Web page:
Bacterial genome assembly for comparative genomic analysis
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20 months ago
artgrigorov ▴ 30

Hi everyone! I'm quite new in this field, so I need help because I don't understand whole pipeline for my task. My lab has sequenced (Illumina, paired-end) two strain of M.tuberculosis. One of them expected to be the control, second contains mutations which I have to find. These mutations could be snp, deletions or large translocations. I tried to assemble genomes de novo using SPAdes (within unicycler) but there are a lot of contigs and it's difficult to compare between. Now I began to think that I can use information about the M.tuberculosis genome from ncbi (my control strain should be very similar to that one). But I don't really understand, is it correct in this case? If so, then I should use reference guided assembly and provide m.tuberculosis as trusted contigs to SPAdes? Or should I just mapped my final contigs on reference genome? The second my thought was just to sequence my strains again but using nanopore to generate long reads and finalize assembly. Please, tell me which pipeline should I use in my case? How can I find differences without accidentally losing information during assembly? Thanks to all!

assembly genome alignment software • 1.0k views
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Have you checked your assemblies with quast (LINK)? If you can post stats on your assemblies here it may be possible for us to give you some advice. How much data did you use for the assemblies? Having too much data can be detrimental to getting good assemblies, contrary to popular belief.

The second my thought was just to sequence my strains again but using nanopore to generate long reads and finalize assembly.

If your assemblies can't be improved further then this may be what you would need to do.

But even then it may still be possible to identify SNP's and other variations from the data you have in hand, as long as you can identify genes/regions with certainty. You may not get a complete answer but at least a usable one.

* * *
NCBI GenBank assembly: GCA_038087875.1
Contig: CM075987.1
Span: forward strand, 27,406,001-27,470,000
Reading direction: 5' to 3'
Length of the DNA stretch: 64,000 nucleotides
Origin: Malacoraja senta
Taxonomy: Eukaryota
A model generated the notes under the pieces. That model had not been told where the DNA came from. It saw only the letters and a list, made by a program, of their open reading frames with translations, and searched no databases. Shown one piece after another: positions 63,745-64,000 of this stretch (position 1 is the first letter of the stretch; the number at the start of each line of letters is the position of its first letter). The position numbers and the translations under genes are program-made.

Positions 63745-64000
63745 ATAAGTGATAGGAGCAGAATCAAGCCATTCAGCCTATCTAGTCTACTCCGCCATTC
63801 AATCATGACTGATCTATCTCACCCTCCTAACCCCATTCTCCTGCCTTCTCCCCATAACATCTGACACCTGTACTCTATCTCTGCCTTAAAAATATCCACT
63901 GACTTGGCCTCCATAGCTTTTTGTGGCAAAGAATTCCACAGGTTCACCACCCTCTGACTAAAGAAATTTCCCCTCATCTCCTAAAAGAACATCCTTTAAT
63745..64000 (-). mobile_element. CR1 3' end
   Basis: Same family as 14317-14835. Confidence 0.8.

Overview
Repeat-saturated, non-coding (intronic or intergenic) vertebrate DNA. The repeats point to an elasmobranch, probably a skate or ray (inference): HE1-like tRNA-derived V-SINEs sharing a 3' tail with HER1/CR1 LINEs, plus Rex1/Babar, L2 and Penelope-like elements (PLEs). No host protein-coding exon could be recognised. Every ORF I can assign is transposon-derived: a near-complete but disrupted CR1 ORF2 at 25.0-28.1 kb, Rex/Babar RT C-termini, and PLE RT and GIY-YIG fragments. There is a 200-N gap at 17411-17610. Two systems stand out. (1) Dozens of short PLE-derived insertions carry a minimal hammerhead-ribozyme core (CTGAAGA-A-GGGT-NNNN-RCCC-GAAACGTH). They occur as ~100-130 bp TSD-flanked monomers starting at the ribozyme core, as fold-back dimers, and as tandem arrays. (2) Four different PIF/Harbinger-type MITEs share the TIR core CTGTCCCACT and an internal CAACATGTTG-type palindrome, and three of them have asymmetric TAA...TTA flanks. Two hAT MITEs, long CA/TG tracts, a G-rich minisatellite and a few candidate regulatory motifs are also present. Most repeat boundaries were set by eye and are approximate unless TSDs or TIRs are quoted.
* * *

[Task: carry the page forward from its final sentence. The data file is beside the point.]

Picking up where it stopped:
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Thank you for your answer! Yes, here I attach quast report for my two assemblies: enter link description here It seems to me that assemblies are quite good - I have about 110 contigs for each sample (I used about 6 and 4 million pairs of 100 bp reads correspondingly). And my N50 - 125378 and 125378 (genome length - 4.4 Mb). I don't understand completely how to interpret N50 value, I know that the bigger the better, but that's all. Right now I tried to compare my assemblies with each other and with reference genome using Mauve, but it looks not very nice - a lot of misassembled contigs.

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Something weird is going on, you have two good assemblies it shouldn't look that scrambled. Did you map the contigs onto the reference genome before align then with mauve ? It appears that you did not reorder the contigs of your assemblies with the reference, because they kind of look like ordered by size (as they came out of spades). 🤔

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Yes, thank you! Of course, It was stupid. Now it's much better.

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hahahah don't say that everybody makes mistakes. Now you can map with an aligner (like bowtie2) your reads onto your assemblies to see if those recombination blocks are real or miss assemblies.

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20 months ago
hugo.avila ▴ 320

Hi ! Do not use a genome of reference as a trusted contig in spades it will probably insert some erros in your assemble. Try to do some In silico gap filling (here another awnser that may help you) to try to close your control genome. But if you have a good N50 you don't really need to close it or make a schaffold to find de novo mutations. You can do variant calling with contigs. Some times the processes of closing a genome in silico can insert some errors that are mistaken by de novo mutations, so do consider if you really need to close your genome.

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Thank you, I will check links! My N50 - 125378 and 125378 (genome length - 4.4 Mb). I don't understand if this is a good value or not very much anyway. And most importantly, I don't really want to get lost in major structural changes in the genome in the In silico gap filling process.